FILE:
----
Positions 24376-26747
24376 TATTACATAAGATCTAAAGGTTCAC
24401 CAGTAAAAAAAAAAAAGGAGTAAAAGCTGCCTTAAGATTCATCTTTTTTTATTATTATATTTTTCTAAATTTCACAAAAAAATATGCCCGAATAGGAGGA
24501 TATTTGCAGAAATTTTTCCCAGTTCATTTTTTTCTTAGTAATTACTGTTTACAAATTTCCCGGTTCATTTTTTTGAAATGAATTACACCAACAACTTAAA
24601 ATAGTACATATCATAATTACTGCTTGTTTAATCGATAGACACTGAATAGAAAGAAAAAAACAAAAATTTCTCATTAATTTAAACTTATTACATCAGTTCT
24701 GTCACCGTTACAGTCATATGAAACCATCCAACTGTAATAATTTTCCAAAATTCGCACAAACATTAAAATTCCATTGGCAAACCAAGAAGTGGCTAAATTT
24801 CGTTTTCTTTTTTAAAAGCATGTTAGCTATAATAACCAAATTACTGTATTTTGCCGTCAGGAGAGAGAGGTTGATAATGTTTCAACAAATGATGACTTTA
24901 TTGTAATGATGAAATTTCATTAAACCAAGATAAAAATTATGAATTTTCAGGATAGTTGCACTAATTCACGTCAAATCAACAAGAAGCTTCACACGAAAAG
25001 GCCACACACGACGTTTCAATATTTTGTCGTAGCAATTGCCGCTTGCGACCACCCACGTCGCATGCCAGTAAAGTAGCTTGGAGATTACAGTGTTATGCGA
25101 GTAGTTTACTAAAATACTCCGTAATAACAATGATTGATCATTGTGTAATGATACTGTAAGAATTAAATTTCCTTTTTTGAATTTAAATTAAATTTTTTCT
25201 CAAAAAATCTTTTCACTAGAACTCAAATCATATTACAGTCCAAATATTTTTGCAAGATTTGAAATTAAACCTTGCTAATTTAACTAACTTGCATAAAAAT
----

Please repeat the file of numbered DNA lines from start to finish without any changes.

Positions 24376-26747
24376 TATTACATAAGATCTAAAGGTTCAC
24401 CAGTAAAAAAAAAAAAGGAGTAAAAGCTGCCTTAAGATTCATCTTTTTTTATTATTATATTTTTCTAAATTTCACAAAAAAATATGCCCGAATAGGAGGA
24501 TATTTGCAGAAATTTTTCCCAGTTCATTTTTTTCTTAGTAATTACTGTTTACAAATTTCCCGGTTCATTTTTTTGAAATGAATTACACCAACAACTTAAA
24601 ATAGTACATATCATAATTACTGCTTGTTTAATCGATAGACACTGAATAGAAAGAAAAAAACAAAAATTTCTCATTAATTTAAACTTATTACATCAGTTCT
24701 GTCACCGTTACAGTCATATGAAACCATCCAACTGTAATAATTTTCCAAAATTCGCACAAACATTAAAATTCCATTGGCAAACCAAGAAGTGGCTAAATTT
24801 CGTTTTCTTTTTTAAAAGCATGTTAGCTATAATAACCAAATTACTGTATTTTGCCGTCAGGAGAGAGAGGTTGATAATGTTTCAACAAATGATGACTTTA
24901 TTGTAATGATGAAATTTCATTAAACCAAGATAAAAATTATGAATTTTCAGGATAGTTGCACTAATTCACGTCAAATCAACAAGAAGCTTCACACGAAAAG
25001 GCCACACACGACGTTTCAATATTTTGTCGTAGCAATTGCCGCTTGCGACCACCCACGTCGCATGCCAGTAAAGTAGCTTGGAGATTACAGTGTTATGCGA
25101 GTAGTTTACTAAAATACTCCGTAATAACAATGATTGATCATTGTGTAATGATACTGTAAGAATTAAATTTCCTTTTTTGAATTTAAATTAAATTTTTTCT
25201 CAAAAAATCTTTTCACTAGAACTCAAATCATATTACAGTCCAAATATTTTTGCAAGATTTGAAATTAAACCTTGCTAATTTAACTAACTTGCATAAAAAT